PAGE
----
Green tea products all come from the same Camellia sinensis species of plant. How come some green tea leaves produce a green brew while others create a brown one if this is the case? Even if the tea leaves are green, they can still make a different-colored drink.
As you probably already know, chlorophyll is responsible for the green color of the leaves, which, when picked, begin to ferment and oxidize, turning them brown. For green tea leaves to remain unfermented, they are steamed (the Japanese way) or pan-fired (the Chinese way) immediately after harvest. However, it must be noted that the pre-steaming or roasting steps may take some time, so oxidation may have already started by the time efforts to stop it begin. This means that green tea could produce varying shades of drink after steeping in hot water.
Which green teas create which brew colors?
As a rule, most green tea products result in a green or yellow-colored liquid. The most popular green tea in Japan is Sencha. Its leaves are a bright green before brewing, but the resulting drink after steeping is usually yellow or light green. Another popular Japanese green tea is Gyokuro. It is one of the highest-quality green teas out there, and it also produces a yellow drink.
On the other hand, powdered green teas like Konacha and Matcha create vivid green drinks. One must not be mistaken for the other. The difference between the two is that Konacha works like regular tea, while Matcha is more of a powder drink mix. Konacha may be in powder form, but it is not left in the water after brewing.
Hojicha is another Japanese green tea. It is considered quite medicinal, serving as an effective remedy for stomach and digestion issues. Notably, it always turns the water brown after steeping.
Meanwhile, Chinese green tea is typically grown in sunny fields. Full sunlight exposure causes oxidation and drying out, leading to brownish brews. The most popular Chinese green tea, Longjing, turns the water yellowish after steeping. Another Chinese variant is gunpowder green tea, which has dark green leaves and creates a light brown or golden brown brew.
What causes green tea to produce a brown brew?
Since the expectation is to drink green tea, it might be alarming for some to find themselves with a cup of brown liquid. However, there are green tea drinks that are meant to be brown in color. On the other hand, some are unintentionally brown but are still OK to consume. Notwithstanding these, some brown brews, unfortunately, do indicate a problem.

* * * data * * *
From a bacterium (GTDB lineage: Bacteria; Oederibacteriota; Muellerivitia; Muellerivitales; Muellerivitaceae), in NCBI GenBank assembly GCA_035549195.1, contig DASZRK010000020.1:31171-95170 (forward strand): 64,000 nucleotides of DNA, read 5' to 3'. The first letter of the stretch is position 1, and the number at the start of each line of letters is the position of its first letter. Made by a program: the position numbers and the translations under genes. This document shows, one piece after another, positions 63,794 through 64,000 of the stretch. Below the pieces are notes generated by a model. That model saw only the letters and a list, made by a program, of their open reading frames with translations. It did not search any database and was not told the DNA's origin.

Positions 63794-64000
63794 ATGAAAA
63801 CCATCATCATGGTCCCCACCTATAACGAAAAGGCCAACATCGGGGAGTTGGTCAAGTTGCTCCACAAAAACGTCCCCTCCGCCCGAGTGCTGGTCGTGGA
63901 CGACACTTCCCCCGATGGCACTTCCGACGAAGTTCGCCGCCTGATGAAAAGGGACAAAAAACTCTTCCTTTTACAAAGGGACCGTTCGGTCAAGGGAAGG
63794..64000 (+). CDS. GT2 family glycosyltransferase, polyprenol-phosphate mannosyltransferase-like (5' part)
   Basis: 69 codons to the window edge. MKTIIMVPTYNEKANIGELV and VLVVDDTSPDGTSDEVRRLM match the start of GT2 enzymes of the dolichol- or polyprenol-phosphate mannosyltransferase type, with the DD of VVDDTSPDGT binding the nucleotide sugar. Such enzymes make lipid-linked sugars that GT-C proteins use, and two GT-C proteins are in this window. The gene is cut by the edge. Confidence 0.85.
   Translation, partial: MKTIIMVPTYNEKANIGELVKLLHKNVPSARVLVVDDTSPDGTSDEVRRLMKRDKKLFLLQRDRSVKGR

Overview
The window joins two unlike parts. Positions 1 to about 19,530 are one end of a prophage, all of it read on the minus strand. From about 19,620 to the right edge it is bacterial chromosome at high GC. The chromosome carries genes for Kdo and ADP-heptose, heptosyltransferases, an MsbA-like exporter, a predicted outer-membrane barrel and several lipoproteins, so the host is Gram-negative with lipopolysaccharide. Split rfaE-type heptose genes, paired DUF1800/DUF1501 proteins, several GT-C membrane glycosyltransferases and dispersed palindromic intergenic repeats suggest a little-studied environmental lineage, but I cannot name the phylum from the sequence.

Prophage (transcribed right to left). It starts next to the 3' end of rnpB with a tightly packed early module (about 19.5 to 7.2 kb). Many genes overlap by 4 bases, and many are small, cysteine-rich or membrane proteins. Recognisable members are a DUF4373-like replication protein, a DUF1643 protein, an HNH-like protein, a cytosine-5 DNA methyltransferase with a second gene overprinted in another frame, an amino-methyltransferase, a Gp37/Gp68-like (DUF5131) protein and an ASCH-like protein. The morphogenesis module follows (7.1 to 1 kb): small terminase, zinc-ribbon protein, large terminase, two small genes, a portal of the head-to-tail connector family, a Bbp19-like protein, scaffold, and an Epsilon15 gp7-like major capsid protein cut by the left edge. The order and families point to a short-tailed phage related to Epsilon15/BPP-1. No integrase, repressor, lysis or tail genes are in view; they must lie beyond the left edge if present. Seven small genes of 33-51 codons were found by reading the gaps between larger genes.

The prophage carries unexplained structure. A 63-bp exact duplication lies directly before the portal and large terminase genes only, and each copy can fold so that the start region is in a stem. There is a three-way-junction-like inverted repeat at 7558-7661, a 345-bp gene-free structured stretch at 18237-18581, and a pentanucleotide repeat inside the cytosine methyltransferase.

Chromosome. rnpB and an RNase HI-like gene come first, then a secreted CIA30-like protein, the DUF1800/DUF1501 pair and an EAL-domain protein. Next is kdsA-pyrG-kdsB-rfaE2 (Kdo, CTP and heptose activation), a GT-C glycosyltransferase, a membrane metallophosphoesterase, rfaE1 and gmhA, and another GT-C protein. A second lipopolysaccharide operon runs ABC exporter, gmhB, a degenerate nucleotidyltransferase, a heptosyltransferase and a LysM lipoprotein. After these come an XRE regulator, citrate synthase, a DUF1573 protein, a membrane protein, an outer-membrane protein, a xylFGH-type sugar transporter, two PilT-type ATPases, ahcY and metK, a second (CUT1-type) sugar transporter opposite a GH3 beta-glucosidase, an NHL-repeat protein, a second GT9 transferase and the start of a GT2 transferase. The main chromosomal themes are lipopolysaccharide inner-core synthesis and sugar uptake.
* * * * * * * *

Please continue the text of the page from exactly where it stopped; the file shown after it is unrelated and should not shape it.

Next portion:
Considering that the green tea brews all come from green-colored leaves, how, then, do they end up being brown in color?
This process directly impacts the brew’s color because it changes the tea leaves’ chemical composition. The more oxidized the leaves are, the darker the brew is.
Now, oxidation allowed during processing of the tea is done specifically to produce a darker color. Still, consumers may also end up allowing oxidation by exposing their green tea to the air for too long.
Also, as mentioned, getting full sun leads to oxidation and drying out. This is why Japanese green tea is often grown in shady areas.
Green tea’s brewing time is three to four minutes. If you steep it longer than that, dark pigments are created, turning the drink brown.
Color of the leaves
There are different shades of green. Some leaves are so pale green that they create a yellow brew. Other leaves are so dark green that they almost look brown and do end up producing a brown-colored drink. Meanwhile, some leaves are tinged with orange or red, which may affect the brew's color as well.
Blends and additives
Sometimes green tea comes with other flowers and herbs. These additional elements do influence how the tea colors the water. Honey, in particular, affects the color of the tea besides aiding in its oxidation.
Green tea may not necessarily give you a green-colored brew, and that’s OK. Unless age, decay, or poor tea quality are the causes, a brown-colored brew should be OK to drink. It may come with certain properties that are not to your liking, such as a more bitter taste, but it doesn't have to be a cause for concern.